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Needed: Your Input on My Cover for Baverstock’s Allsorts


Baverstock's Allsorts Cover Art Proof

Cover A

Baverstock's Allsorts Cover Art Proof

Cover B

Today I am in need of your help!

I’ve just received the gorgeous proofs of my cover art for Baverstock’s Allsorts (my upcoming collection of short, short stories) from my cover artist.

The short stories range from sci-fi to romance and comedy, therefore I’ve gone with an assorted candy theme.

But, as always, there are more decisions to be made.

The biggest decision I’m facing at the moment is how to display the name of my collection on the cover.

Up until now the collection has been called Baverstock’s Allsorts. However, as you can see in Cover B, removing ‘Baverstock’s’ means the title can be larger and perhaps more eye catching.

So, I have turned to my readers in the hope that your feedback will help me with the decision.

I would love to know your thoughts on the cover. Let me know which you prefer.

Please take the poll below and/or add your comments to this post.


Author: Jessica

I'm a writer who refuses to pin myself down to one genre, hopping from science-fiction and fantasy through to literary and even the odd western now and then. Check out what I've written at or follow me on Twitter @jessbaverstock.

13 thoughts on “Needed: Your Input on My Cover for Baverstock’s Allsorts

  1. Your last name is interesting – I say use it! I know what Allsorts are; I don’t know what Baverstock is, but I like it! 🙂

  2. I really like the second one, because otherwise Baverstock seems redundant. Otherwise excellent cover.

  3. Saw your Tweet on #myWana. Since I didn’t already know your name, Cover #1 makes me think at first glance that Baverstock is a character, rather than the author. HTH.

  4. Hi Jessica, I like the larger title without your name. I agree with EllenSeltz that Baverstock’s Allsorts would make me look for a character named Baverstock. Don’t waste your cover space by using your name twice. The larger title (Allsorts) will show up better on thumbnails. The larger title also allows for your name to be larger at the bottom of the cover. Be sure to let us know which cover you choose.

  5. I rushed in as quickly as I could to itemize points in favour of Option A. Why? Because you’re in danger of not selecting the best option for your bookcover.

    1. Social Aesthetics: Your name written in that deliciously regal candymaker font is simply charming. In addition to its intrinsic aesthetic value, it’s semantically necessary. To simply write: “Allsorts” will dismember the message you are trying to project from a long-held social meme of confectionery packaging. Behold the wrapper examples of ‘Bassetts Allsorts’, ‘Allen’s Minties’, ‘Smith’s Chips’ or ‘Wonka Bar’s. It is near impossible to imagine the product without first being comforted by the uniqueness of the brand name. To remove the name slams the product into a most affordable (but terribly uninteresting) “Generic” brand of goods.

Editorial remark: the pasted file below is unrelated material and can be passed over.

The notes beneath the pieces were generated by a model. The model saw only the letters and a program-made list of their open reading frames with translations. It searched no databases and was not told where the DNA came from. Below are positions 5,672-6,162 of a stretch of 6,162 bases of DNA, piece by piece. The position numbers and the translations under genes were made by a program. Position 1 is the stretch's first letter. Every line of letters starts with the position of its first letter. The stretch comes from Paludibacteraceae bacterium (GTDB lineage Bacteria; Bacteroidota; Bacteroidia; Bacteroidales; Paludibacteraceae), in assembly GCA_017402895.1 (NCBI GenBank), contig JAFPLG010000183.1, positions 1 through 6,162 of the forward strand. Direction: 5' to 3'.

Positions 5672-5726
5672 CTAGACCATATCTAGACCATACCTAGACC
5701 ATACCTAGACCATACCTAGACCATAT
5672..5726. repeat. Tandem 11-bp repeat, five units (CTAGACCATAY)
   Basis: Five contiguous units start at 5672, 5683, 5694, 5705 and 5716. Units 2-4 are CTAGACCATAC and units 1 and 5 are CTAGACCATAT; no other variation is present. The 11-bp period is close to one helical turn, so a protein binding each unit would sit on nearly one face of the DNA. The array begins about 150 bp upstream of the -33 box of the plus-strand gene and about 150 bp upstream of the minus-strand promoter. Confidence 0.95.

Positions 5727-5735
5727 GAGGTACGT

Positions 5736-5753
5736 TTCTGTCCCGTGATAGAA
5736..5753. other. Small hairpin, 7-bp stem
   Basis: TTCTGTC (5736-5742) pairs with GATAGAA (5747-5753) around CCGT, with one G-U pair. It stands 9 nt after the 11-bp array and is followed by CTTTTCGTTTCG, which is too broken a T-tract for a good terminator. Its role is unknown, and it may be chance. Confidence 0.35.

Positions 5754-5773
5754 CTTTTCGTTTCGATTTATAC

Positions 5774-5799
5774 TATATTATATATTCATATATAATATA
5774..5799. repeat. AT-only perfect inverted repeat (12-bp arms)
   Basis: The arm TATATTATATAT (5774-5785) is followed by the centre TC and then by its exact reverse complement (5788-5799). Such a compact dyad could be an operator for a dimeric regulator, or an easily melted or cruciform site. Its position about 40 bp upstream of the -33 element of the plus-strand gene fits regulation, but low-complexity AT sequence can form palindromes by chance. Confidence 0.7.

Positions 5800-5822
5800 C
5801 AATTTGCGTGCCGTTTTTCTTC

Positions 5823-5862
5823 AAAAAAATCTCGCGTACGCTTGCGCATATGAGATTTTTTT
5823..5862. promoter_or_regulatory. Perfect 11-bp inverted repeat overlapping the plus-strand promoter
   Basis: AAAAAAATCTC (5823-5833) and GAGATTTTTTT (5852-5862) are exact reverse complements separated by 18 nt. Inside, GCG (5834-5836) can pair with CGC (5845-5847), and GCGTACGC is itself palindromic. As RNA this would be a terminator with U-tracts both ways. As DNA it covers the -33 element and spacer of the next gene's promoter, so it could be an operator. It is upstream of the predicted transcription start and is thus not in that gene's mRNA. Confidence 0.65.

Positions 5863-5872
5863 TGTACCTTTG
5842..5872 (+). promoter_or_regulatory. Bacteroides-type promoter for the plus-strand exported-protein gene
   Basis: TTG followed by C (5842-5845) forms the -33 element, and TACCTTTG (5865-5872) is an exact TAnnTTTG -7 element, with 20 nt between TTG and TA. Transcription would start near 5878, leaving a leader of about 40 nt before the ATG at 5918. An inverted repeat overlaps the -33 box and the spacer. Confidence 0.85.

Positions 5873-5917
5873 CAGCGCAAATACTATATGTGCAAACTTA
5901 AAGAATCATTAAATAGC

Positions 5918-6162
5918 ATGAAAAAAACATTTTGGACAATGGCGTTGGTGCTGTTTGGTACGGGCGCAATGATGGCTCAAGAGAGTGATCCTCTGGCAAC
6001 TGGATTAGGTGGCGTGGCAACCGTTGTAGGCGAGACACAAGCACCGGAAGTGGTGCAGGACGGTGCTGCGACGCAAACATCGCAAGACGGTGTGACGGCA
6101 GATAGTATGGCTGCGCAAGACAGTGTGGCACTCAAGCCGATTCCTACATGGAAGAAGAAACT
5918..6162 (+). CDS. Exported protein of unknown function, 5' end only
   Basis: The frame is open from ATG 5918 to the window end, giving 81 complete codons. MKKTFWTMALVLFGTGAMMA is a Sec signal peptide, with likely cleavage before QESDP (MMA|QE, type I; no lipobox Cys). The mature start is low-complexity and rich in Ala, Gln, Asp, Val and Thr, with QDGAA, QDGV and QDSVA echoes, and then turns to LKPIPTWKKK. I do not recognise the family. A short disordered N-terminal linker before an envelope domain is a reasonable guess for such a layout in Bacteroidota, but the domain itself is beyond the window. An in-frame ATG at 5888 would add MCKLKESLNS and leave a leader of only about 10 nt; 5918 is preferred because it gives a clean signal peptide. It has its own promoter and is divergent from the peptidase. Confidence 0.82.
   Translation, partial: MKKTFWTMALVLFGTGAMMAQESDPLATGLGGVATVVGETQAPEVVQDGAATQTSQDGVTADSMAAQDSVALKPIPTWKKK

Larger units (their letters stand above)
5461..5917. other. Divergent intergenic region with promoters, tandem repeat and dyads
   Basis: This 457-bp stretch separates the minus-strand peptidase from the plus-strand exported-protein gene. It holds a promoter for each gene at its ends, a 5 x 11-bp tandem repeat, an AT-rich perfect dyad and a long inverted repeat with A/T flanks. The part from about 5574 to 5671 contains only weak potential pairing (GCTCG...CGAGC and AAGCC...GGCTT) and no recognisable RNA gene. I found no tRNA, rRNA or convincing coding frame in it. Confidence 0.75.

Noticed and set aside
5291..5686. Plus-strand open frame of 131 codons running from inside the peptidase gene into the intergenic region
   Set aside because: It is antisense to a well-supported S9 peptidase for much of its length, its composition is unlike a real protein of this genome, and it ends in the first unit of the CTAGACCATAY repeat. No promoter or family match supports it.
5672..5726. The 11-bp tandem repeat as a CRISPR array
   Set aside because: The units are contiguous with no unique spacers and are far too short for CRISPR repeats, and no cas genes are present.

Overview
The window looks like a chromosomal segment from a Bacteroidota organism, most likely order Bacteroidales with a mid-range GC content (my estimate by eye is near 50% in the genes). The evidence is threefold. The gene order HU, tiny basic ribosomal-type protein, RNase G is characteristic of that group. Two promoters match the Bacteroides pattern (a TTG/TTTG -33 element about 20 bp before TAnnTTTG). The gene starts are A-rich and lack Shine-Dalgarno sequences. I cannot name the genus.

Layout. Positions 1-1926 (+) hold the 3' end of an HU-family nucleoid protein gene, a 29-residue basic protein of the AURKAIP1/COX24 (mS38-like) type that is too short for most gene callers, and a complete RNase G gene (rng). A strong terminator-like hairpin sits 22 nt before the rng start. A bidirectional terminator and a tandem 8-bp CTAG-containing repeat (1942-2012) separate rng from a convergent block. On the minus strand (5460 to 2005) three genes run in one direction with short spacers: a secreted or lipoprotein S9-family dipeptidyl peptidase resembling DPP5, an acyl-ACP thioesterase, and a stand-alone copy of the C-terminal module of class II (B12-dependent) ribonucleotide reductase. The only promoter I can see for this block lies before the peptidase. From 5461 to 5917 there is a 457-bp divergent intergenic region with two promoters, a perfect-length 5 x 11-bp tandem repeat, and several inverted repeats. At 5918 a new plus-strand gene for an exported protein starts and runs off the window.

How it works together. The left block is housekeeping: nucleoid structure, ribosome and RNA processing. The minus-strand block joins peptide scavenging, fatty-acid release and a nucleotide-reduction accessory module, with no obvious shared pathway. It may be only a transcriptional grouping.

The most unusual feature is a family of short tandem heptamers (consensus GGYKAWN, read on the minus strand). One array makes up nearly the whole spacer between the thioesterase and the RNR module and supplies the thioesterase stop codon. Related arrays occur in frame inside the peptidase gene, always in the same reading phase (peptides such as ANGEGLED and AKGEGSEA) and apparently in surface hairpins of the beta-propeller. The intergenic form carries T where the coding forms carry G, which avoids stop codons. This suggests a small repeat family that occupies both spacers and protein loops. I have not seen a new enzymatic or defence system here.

Your stories are most definitely not generic.

    2. Authorship: As a well-informed and experienced librarian, I can say that you would hardly be an author at all if your last name were not prominently emblazoned on the front of your book. While generally done the realm of autobiographies, to have it written twice is no misdemeanor either. The previous point proves clearly that the name must stay.
    For examples of prominent naming please refer to any one of the covers of: Stay Awake by Dan Chaon, Going To Meet The Man by James Baldwin, The Complete Works of Isaac Babel by Nathalie Babel or Battleborn by Claire Vaye Watkins.
    The titles borne by their books may have nothing to do with 80% of their works contained therein. That doesn’t mean they shouldn’t have done as they have for fear of confusing potential readers.
    In all your Allsorts idea is novel (har!), and brilliant.

    SuzanneG presents a good point in favour of Option B though. Thumbnails would look clearer with a one-worded title.
    My hearty congratulations on completing another work of literary delight, Ms Baverstock! May your cover-art perfectly reflect the sweet-awesome contained within.


    • Ah, Evan. I knew you would have plenty of input to add. Your first point is *very* persuasive!

      I appreciate your enthusiasm and your well thought out opinion. Thank you so much for adding it to the discussion. 😀

  6. Don’t like A or B
    Try this–ideas are free.

    AllSorts ( as it is now, I can’s set that font here)
    a collection of (as it is now, case font and size are o.k. but blackface)
    Short Stories (somewhat as large as Allsorts, white face, different font, experiment)
    Jessica Beaverstock (same font as now, but white face)

    If I made myself clear, 3 things should jump out



    Short Stories

    By Jessica Beaverstock

    Love the title Allsorts. Wish I’d thought of it.


  7. Pingback: Baverstock’s Allsorts Volume 1 is Now Available! | Creativity's Workshop

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